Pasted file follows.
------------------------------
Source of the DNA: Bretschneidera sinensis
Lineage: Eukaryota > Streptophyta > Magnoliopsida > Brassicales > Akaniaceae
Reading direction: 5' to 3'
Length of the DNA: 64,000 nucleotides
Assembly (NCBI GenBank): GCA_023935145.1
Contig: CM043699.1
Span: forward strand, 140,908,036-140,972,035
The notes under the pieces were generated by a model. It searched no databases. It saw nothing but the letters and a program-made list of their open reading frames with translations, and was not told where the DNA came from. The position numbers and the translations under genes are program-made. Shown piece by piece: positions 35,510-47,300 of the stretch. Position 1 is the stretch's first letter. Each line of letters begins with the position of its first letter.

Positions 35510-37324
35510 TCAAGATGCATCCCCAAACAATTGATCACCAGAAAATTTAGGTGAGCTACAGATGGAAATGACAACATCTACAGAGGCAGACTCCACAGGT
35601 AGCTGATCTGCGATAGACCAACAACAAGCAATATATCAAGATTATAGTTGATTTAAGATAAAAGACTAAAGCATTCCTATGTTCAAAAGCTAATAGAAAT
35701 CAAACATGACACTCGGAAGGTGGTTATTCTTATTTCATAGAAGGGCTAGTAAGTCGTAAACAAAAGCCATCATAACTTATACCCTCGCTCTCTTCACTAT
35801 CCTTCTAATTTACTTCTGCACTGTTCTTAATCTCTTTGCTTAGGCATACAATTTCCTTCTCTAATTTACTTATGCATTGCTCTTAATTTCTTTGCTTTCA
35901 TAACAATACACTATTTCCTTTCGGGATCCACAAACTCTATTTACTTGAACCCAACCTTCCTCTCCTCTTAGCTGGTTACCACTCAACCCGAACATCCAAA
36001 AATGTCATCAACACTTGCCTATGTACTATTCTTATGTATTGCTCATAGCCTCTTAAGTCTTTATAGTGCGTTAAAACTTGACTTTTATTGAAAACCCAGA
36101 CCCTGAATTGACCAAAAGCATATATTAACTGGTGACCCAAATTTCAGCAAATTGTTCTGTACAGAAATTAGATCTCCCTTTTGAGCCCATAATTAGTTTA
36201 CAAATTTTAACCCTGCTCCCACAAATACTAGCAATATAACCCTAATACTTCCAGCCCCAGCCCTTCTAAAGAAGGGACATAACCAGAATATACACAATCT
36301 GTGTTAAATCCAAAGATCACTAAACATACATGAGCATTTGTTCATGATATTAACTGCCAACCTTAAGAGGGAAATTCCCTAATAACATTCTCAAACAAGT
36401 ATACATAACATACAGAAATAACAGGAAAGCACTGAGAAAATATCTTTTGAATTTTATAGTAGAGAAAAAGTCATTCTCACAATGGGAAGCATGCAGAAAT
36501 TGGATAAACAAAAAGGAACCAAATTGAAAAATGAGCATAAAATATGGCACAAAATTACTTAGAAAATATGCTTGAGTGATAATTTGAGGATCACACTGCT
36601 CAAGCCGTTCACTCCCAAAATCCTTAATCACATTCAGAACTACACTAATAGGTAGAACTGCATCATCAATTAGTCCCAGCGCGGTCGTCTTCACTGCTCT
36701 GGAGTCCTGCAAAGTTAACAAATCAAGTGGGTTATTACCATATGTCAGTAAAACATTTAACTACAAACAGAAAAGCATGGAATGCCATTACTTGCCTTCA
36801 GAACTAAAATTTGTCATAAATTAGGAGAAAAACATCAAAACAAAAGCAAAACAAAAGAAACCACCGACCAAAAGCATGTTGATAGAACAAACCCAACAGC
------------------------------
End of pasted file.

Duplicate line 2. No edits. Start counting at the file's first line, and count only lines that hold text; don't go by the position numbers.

Lineage: Eukaryota > Streptophyta > Magnoliopsida > Brassicales > Akaniaceae